The cost is slowly going beyond the reach of common man.  If you think that the insurance policy would get you through, enquire  the spiralling costs and check whether you are indeed protected enough !

All this for the city breds – villages still are far different.  There are not many hospitals – worse the Govt. hospital would be miles away – the roads are not good enough and you don’t have the transportation facility to take those ailing immediately. 

Well the above is a standard description of what one witnesses – if you are one who have spend your life in City and have had some occasion to visit the so called villages of Tamilnadu. 

Unfortunately, you are far away from reality.  There are still places and people who have no access to schools, hospitals and basic health care.  This photo in dinamalar of date is a classic revelation.  This is a photo of an ailing boy being taken in a stop-gap arrangement called thooli – a makeshift cradle,  where bedsheet is tied to wooden poles and carried by people. The route is tortuous and one dares to imagine the plight of those carriers and the ones carried in night time and in rain.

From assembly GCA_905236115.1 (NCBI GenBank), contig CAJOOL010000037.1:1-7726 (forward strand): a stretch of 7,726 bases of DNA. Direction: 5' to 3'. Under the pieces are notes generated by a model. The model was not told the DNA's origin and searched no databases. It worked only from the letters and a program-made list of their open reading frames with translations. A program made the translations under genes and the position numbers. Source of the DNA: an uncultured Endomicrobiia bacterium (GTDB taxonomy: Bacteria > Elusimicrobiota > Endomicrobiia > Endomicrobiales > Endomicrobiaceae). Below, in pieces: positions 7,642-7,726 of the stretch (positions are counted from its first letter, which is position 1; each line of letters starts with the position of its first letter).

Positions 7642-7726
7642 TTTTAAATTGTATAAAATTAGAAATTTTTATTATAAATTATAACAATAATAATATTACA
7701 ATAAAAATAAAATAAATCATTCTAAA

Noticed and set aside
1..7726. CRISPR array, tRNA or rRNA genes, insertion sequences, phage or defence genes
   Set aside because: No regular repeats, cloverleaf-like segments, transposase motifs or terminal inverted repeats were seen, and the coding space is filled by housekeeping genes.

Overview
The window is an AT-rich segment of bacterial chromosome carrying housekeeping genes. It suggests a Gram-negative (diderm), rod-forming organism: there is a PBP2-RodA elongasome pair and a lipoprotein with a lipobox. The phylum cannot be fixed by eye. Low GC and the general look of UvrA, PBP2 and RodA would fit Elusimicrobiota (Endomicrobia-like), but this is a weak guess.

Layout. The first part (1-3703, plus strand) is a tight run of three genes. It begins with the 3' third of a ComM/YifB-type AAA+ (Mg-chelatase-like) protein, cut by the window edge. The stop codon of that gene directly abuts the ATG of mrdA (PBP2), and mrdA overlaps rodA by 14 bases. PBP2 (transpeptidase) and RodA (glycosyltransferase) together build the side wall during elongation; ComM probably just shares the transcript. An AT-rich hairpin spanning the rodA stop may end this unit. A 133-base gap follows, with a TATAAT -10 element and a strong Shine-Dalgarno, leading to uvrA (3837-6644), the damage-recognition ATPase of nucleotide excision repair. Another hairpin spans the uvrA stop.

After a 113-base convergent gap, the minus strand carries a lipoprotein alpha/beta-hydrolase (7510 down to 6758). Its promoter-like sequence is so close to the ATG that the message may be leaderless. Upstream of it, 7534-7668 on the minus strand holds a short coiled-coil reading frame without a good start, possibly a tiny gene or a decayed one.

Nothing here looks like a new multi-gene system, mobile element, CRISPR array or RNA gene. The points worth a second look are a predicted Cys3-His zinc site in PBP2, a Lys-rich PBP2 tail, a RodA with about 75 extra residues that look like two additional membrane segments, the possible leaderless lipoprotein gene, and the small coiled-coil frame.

thooli in talinji : Dinamalar photo

This photo reportedly is of a boy in Thalinji village in the bottom valley above the banks of Tenar river in the Udumalai near Tirupur.  Udumalai is a town in the Western Ghats.  The Talinji people cultivate rice and butter beans and no other vegetation or crops.  By strange rules, they are allowed to collect minor forest products for their own use but not to sell.  The schools in such areas would not have any proper building and mostly would not have teachers, if at all there were to be students.  A Doctor is supposed to visit them weekly but could end up doing monthly.  Menfolk would go to work on the plains while women would work in manjampatti fields.    Manjampatti white bison is a type of Gaur (forest buffalo) notable for their distinctive ash grey color as opposed to the black.  Very few sightings have been recorded including a white bison in the Talinji area.  

When it comes to the infrastructure, education, medical, electricity and other facilities, you can substitute Talinji by various other villages, especially those on the hills – the situation would not change much.